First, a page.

Offer In Compromise

What is an Offer in Compromise?

An offer in compromise allows you to settle your tax debt for less than the full amount you owe. It may be a legitimate option if you can’t pay your full tax liability, or doing so creates a financial hardship.

According to the IRS: “An offer in compromise allows you to settle your tax debt for less than the full amount you owe. It may be a legitimate option if you can’t pay your full tax liability, or doing so creates a financial hardship.”

While the Federal Offer in Compromise program has been around for decades, political pressures effect how useful this program is in any given year. Sometimes, the Offer program is wide open and accessible to a wide range of taxpayers. . . and other times, it is nearly impossible to get even the most reasonable Offer through.

Enforcement action by the IRS is a pendulum…going from tough to easy to tough to easy again; at this time it appears they may be easing. Nowhere is this better shown than the IRS has expanded its “Fresh Start” initiative by offering more flexible terms in its Offer in Compromise (OIC) program.

In May of 2012, the IRS announced its Fresh Start Initiative -providing more flexible terms to its Offer In Compromise (or OIC) program, which helps taxpayers settle tax debts. This loosening of restrictions coincided with the period where many in Orange County were hardest hit by the recession. While the economy of Orange County did rebound faster than much of the rest of the state, our current circumstances in Orange County are still much different than before the recession. It’s more important that our neighbors have options to handle what may feel like overwhelming tax problems. There are ways to resolve your tax issues and one may be an Offer In Compromise.

How Does It Work?

While the formal Offer In Compromise process does have a number of technical aspects to it (specific forms need to be filed, documentation supplied, etc.), here’s what you need to know. Put simply, when considering an Offer in Compromise, the Internal Revenue Service is going to weigh how much you owe them against how much money you have. If the debt is greater than your assets (either current or projected), then they are willing to consider a settlement.

There’s quite a bit of nuance here, so it is important that you always consult with a professional before submitting an offer. A good starting point on your end is to just make a solid assessment of your finances. If you own a house in Huntington Beach with $550,000 in equity, but owe the IRS $23,000, the odds of them accepting your settlement are low. If you own a house in Costa Mesa that is upside down by $195,000 and you owe the IRS $250,000, well, then you may be a good Offer candidate.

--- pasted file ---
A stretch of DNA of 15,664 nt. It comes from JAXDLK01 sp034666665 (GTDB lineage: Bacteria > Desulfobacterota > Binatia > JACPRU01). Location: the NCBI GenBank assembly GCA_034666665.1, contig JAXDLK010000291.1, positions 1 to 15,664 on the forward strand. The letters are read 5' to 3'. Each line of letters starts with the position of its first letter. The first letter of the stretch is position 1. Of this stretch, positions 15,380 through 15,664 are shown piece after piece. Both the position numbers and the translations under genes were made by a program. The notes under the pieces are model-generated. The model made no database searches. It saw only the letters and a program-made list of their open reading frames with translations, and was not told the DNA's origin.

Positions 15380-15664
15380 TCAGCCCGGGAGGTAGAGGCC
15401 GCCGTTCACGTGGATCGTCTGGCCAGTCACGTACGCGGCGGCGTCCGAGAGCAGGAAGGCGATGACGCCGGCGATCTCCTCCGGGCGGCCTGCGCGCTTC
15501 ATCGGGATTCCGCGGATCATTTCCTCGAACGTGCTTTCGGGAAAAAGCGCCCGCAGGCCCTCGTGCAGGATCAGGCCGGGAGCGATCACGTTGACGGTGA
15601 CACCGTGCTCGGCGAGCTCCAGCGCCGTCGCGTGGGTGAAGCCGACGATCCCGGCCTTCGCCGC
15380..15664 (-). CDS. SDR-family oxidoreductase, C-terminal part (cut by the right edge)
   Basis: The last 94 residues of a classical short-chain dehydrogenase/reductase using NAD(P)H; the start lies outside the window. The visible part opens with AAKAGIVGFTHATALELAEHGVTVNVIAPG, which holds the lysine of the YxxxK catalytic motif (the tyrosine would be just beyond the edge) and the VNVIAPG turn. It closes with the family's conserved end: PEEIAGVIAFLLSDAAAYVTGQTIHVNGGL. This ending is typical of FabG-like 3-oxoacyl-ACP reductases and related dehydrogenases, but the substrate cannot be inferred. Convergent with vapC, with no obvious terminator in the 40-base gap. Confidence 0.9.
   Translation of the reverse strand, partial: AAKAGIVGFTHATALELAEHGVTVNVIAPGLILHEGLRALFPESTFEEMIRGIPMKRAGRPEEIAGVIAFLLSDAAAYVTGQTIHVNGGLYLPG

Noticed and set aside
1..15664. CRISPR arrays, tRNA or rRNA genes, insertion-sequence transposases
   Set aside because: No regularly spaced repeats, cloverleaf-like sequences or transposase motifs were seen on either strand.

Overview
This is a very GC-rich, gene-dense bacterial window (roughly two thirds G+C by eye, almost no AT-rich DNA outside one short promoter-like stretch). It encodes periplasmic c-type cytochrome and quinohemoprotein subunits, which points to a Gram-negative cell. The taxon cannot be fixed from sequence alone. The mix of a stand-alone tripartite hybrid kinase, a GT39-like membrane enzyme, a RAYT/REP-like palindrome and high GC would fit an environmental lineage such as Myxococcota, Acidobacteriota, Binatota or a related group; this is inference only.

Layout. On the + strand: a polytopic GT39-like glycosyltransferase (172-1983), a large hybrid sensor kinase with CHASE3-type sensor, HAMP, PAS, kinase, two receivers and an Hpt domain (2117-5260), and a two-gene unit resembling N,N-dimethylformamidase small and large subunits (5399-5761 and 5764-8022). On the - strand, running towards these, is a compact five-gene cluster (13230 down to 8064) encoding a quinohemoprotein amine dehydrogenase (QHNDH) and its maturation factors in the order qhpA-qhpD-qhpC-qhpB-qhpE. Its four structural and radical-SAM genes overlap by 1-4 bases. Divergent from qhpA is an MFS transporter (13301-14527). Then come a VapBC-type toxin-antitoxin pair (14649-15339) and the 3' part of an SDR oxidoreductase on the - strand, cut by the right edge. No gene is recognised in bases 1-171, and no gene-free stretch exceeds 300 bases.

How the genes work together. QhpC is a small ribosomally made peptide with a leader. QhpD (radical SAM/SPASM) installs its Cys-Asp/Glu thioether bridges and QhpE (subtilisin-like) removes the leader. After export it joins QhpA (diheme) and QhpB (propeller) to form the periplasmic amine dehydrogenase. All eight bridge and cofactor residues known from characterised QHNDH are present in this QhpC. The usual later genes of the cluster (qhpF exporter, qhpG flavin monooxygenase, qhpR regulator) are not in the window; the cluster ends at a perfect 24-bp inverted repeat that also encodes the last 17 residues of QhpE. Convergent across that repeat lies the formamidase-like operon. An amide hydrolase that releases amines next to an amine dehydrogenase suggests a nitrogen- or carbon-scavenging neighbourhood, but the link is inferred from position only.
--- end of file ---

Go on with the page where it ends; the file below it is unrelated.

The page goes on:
Ultimately, the IRS is going to look at your assets (homes, cars, bank accounts), your income, and your expenses.


What kind of expenses does the IRS allow?

When the IRS calculates a Taxpayer’s reasonable collection potential (called RCP), it will now look at only one year of future income for offers paid in five or fewer months (down from four years) and two years of future income for offers paid within 24 months of the date the offer is accepted.

The allowable living expenses have also been expanded: Taxpayers can now include credit card payments and bank fees and charges. Student loans guaranteed by the federal government will be allowed. In addition, payments for delinquent state taxes will be allowed based on a percentage basis owed to the state and the IRS.

Finally, the Government says they are concerned about the challenges businesses face in a slow economy. To enhance the employment rate, equity in income producing assets will not be included in the calculation of reasonable collection potential for on-going businesses.

Federal Offer In Compromise

According to the Franchise Tax Board:

If you are an individual or business taxpayer that does not have the income, assets, or means to pay your tax liability now or in the foreseeable future, you may be a candidate. The Offer in Compromise program allows you to offer a lesser amount for payment of a non-disputed final tax liability. Generally, we approve an Offer in Compromise when the amount offered represents the most we can expect to collect within a reasonable period of time.

How We Can Help

At Wasvary Tax Services we have multiple years of experience with filing and fighting for Offers In Compromise for our clients here in california. Our expertise can help guide you in what can often seem like a totally overwhelming, perhaps even impossible, process.

Receive a FREE Consultation by filling out our online form or calling (818) 705-2822